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course had not increased the weapons in my armoury before I began my quest. To those occupied with Reform at our older Universities I offer this datum, which is less an opinion than a recorded experience.
For the scope of the treatise, I had originally intended to attempt something more commensurate with its title. But the occupation of learning and teaching other things appears to offer in the immediate future no prospect of prolonged periods of attention to the subject, and a more ambitious work would in all probability get little under way. As it stands the essay is limited to the principles and the origins of the methods of divination practised in ancient Greece. It does not attempt to deal with oracles, though it has something to say of the methods practised at oracular shrines. It is primarily an analysis of method rather than an historical account, and the significance of oracles belongs in reality to a wider investigation of the history of Greek culture and the influence exerted on each other by religious and political institutions.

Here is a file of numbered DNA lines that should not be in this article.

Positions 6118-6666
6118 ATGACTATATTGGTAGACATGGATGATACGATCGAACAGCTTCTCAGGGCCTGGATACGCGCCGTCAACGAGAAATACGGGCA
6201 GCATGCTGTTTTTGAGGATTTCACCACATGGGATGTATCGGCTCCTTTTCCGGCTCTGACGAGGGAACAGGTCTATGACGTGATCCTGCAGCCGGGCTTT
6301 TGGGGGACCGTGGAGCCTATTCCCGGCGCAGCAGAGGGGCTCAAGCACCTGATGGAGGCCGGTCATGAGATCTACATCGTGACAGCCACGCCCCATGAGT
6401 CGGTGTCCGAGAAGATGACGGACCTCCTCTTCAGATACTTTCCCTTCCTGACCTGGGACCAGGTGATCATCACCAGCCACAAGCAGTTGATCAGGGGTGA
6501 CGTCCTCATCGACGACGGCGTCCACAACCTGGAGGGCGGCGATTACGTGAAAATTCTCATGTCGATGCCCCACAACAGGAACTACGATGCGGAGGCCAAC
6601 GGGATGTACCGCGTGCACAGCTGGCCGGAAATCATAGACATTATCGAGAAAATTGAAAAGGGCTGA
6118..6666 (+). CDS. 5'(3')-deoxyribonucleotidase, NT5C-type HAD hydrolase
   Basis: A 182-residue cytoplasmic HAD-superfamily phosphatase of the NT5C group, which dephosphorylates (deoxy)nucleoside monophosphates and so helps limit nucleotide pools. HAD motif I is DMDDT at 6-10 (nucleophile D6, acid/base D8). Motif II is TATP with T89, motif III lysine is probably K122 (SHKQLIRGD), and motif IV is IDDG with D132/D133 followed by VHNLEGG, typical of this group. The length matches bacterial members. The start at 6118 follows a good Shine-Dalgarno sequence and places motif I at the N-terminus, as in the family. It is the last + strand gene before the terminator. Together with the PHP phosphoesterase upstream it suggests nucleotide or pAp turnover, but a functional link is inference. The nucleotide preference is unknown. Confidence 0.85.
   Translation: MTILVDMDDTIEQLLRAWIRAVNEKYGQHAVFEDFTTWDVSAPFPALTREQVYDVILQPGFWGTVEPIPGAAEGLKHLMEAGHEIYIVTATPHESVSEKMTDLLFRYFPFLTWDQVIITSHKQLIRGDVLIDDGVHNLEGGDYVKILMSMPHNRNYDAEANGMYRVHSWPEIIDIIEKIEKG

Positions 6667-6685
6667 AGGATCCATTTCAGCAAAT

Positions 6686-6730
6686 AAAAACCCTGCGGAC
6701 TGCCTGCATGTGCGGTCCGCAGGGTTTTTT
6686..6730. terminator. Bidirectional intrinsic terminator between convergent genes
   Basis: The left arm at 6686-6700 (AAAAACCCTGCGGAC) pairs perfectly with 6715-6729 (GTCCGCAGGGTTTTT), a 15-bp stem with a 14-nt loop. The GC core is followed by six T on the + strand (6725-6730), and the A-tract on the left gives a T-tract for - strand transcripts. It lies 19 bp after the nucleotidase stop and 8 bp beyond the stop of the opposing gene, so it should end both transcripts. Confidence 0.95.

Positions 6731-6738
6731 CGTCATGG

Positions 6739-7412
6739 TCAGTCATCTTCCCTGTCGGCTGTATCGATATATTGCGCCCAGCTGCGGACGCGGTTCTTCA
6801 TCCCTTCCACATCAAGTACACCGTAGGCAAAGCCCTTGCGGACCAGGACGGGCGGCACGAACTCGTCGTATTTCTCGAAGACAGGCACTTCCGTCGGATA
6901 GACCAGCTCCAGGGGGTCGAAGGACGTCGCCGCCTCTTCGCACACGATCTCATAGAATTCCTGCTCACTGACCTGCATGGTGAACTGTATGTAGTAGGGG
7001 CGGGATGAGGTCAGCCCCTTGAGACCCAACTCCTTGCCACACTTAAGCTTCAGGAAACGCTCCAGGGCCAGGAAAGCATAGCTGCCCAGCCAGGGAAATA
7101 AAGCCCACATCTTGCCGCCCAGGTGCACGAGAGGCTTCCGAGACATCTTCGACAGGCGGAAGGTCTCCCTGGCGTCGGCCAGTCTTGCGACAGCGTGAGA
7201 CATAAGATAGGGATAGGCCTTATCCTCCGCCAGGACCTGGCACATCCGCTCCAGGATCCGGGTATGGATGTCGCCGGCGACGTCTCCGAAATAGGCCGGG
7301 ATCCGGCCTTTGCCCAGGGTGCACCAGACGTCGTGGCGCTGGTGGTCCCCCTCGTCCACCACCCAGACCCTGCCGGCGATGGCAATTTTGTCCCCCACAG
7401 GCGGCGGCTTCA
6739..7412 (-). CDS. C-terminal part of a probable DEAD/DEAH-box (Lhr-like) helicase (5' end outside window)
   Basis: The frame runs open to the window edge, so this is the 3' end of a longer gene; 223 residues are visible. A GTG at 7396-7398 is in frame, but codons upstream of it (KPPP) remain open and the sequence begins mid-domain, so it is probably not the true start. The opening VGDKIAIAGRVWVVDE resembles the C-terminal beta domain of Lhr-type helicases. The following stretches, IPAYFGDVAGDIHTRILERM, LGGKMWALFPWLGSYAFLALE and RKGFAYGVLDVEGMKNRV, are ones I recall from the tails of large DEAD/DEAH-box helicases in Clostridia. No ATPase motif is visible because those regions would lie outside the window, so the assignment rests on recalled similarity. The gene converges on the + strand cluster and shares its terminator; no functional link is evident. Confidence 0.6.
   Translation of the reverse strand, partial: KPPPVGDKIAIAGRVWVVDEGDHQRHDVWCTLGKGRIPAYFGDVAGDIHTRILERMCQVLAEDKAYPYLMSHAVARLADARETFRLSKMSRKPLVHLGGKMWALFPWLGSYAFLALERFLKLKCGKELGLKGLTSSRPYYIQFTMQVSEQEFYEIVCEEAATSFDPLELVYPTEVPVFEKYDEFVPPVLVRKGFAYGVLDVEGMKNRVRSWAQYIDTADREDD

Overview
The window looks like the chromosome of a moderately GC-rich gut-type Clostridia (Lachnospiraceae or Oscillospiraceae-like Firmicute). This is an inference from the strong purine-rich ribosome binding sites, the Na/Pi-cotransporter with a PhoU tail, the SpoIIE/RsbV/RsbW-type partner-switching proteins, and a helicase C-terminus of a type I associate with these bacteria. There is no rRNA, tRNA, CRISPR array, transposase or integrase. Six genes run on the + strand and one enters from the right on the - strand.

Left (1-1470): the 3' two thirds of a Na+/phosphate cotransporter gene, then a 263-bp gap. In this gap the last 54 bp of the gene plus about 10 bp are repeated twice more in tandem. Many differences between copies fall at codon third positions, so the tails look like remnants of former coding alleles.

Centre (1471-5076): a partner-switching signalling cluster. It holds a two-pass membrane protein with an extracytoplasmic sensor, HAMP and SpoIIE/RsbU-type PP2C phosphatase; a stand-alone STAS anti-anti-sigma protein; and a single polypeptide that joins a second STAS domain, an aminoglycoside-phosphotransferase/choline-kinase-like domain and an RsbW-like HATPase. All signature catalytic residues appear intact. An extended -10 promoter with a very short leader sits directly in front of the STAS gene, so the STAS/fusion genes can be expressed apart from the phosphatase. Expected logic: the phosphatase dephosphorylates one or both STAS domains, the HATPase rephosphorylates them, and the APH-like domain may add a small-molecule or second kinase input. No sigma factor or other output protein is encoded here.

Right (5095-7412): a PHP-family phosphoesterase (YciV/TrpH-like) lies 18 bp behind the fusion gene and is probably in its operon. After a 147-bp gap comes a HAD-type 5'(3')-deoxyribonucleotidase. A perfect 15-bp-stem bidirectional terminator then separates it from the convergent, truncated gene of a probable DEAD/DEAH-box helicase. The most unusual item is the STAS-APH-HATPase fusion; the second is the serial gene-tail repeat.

My debts to my teachers are many. The greatest I owe to Professor Gilbert Murray and Dr. L. R. Farnell of Oxford, and Miss Jane Harrison of Cambridge. Miss Harrison in